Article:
In an industry characterised by extreme pressure and few certainties, SAS has found that constant transformation is the only way forward. With Scandinavia being one of the world’s most expensive areas to operate in, the airline has to find quicker, more flexible and better solutions than competitors all the time. However, no company can survive on efficiency and cost-out programmes alone, and SAS is faced with the delicate task of harnessing energy and pride while constantly pushing for change.
In the German insurance market, there is little, if any, room for new entrants. The reason is simple: the pie has already been sliced. Where many traditional insurance companies have seen this lack of new competition as a good excuse to stick to business as usual, Nuremberg-based ERGO Direkt sees it as an opportunity to dramatically change the way people handle their insurances.
When the financial crisis hit global markets in 2008, few expected to benefit from it. But for the investment-hungry fund managers at Nordic Capital, the new and disruptive environment proved to be an entryway into a new and exciting industry: financial services. The industry in question was, however, not quite as enthusiastic.
Today, all financial institutions operate in a context of constant change. New financial institutions are popping up on every corner of the Internet. Fintech firms are offering new ways to provide money transfers and online credits. With the rapidly shifting environment, the 150 year old banking giant Danske Bank has been pushed to rethink its operating model and clear the halls of old truths.
The opportunities of the digital age go hand in hand with its threats. Numerous renowned corporations have missed their opportunities and seen the core of their business become irrelevant before their very eyes. The ones adapting are the ones surviving. But how do you remain adaptive, not only through the digital upheaval we are living in now, but also in the coming eras? To the customer communication management company PostNord Strålfors, this has certainly been a relevant question to consider. Read the case and watch the video to hear Annemarie Gardshol, CEO of PostNord Strålfors, explain how a company that is part of an 800-year heritage has change embedded in its DNA.
Danish Crown is one of the backbones of the Danish farming economy. The cooperatively owned company is owned by 7,600 pig and cattle farmers spread across Denmark, and has an annual revenue of EUR 7.8 billion. In fact, Danish Crown is responsible for 4% of all foreign currency flowing into Denmark, so you could basically argue that you only need 25 companies like Danish Crown to keep the Danish economy running. However, not too long ago, Danish Crown was through what can be defined as a near-death experience. During a decade, the company was increasingly challenged on competitiveness and was consequently forced to terminate 7,000 Danish workplaces. Learn what Jais Valeur, CEO of Danish Crown, has to say about working in an unusual organisation where people think not in terms of quarters or years, but in generations.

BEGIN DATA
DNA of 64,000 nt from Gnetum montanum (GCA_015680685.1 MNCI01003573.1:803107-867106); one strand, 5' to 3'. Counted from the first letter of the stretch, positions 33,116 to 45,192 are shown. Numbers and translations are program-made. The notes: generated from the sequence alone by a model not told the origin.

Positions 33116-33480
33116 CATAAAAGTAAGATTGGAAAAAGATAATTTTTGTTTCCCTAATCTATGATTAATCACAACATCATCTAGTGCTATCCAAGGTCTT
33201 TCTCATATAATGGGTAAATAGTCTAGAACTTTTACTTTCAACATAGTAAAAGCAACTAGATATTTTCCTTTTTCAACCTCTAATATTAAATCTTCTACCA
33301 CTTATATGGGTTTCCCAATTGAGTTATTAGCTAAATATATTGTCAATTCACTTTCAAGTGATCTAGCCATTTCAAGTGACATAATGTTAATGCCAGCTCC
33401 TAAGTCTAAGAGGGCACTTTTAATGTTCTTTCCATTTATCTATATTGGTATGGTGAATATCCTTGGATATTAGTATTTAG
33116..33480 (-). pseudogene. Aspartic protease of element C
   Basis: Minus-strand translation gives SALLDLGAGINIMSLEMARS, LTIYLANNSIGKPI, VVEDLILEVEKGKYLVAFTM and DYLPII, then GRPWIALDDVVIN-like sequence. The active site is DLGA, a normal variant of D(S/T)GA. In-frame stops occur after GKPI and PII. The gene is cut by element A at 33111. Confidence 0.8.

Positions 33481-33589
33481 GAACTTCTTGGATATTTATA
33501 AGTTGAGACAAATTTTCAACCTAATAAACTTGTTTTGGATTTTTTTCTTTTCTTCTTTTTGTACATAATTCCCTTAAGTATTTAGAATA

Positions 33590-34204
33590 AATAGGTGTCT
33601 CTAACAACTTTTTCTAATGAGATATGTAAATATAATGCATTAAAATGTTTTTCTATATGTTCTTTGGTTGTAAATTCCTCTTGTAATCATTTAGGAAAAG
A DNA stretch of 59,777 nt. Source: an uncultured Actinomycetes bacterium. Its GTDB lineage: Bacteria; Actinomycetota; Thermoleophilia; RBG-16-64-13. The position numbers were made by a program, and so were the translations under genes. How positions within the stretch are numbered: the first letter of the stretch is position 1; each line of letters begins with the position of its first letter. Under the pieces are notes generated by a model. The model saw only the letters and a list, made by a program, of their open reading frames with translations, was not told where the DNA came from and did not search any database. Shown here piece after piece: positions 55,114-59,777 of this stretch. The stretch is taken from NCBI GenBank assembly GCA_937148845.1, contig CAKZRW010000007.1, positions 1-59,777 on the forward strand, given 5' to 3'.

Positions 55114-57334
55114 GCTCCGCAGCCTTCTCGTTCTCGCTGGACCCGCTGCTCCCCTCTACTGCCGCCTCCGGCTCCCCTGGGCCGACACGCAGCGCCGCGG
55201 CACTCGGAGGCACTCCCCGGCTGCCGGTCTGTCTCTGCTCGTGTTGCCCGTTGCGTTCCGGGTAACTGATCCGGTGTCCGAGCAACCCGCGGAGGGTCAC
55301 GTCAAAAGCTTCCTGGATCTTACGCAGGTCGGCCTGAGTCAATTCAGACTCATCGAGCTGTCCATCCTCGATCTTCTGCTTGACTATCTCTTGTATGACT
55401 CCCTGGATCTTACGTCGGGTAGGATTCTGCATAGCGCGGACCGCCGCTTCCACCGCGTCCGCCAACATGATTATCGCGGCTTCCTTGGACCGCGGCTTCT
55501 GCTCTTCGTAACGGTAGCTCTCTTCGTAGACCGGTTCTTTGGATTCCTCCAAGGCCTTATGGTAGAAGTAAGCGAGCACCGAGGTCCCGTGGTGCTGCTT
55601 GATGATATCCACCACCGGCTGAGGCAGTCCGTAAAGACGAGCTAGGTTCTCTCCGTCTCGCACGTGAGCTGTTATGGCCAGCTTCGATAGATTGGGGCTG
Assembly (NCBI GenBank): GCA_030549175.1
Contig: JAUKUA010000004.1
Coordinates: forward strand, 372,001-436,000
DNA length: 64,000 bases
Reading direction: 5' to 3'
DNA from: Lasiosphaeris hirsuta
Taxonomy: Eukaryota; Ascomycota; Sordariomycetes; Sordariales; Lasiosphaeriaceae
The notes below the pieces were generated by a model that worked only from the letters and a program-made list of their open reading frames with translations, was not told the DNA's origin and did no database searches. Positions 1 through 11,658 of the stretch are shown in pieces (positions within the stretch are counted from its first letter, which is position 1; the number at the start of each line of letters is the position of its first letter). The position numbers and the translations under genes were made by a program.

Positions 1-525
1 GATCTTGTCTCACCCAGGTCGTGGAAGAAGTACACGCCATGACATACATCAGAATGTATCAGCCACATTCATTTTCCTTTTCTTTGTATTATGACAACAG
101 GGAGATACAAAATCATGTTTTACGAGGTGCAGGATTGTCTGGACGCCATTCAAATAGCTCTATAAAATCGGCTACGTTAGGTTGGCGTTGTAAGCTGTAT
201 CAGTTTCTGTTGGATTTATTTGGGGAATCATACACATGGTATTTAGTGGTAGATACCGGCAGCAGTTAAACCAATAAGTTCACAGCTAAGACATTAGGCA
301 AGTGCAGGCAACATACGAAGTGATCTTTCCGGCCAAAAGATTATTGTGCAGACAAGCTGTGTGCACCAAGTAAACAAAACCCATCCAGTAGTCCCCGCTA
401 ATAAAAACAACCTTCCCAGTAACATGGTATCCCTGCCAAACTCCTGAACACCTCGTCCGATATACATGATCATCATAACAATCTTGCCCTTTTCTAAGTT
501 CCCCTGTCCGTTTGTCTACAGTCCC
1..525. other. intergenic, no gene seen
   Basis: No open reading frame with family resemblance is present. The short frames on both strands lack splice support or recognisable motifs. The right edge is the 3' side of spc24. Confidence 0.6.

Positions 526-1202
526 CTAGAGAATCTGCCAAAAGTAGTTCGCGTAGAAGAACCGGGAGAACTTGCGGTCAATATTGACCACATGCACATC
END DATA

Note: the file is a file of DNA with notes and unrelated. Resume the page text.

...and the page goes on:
The fitness trend took off during the mid-90s, and a fitness membership card has since become a fixture in many wallets. The fitness industry seized its golden opportunity and flourished due to the continuously growing demand. SATS ELIXIA is one of the industry’s greatest success stories, having grown into Scandinavia’s largest chain of fitness centres. However, with time, harsh competition from low-price players and niche clubs squeezed SATS ELIXIA into an unfortunate, middle-market position, ultimately forcing the chain to redefine their entire value proposition. Read the case and watch the video to hear Olav Thorstad, CEO at Health & Fitness Nordic, tell the story of how SATS ELIXIA is in the midst of their greatest sprint yet.
When Grundfos embarked on their digital transformation journey, it was like looking at a blank piece of paper; everything was possible. The management interviewed 30 thought leaders around the world; everyone from Grundfos’ distributors to professors to consultants to writers to start-up companies, and asked them: “What do you think can disrupt our industry and our company?” The 70-year-old organisation also turned an eye to large international companies such as GE, Apple and Google to gather a trick or two from how they use digital technology. Hear Marianne K. Knudsen, Senior Director, Head of Digital Commercial Offerings in Grundfos, explain why the time has come for the world’s largest pump manufacturer to start thinking beyond the pump.
SAS flies approximately 90,000 people around the world – every day. All the while, the airline is busy gathering customer insights in order to create new products and services, and the passengers are met with a steady flow of new digital features. However, in a not so distant past, SAS was standing on the edge with a free fall in sight. Read the full case and watch the video below to hear Eivind Roald, EVP, Sales and Marketing, explain how on earth SAS managed to turn this around.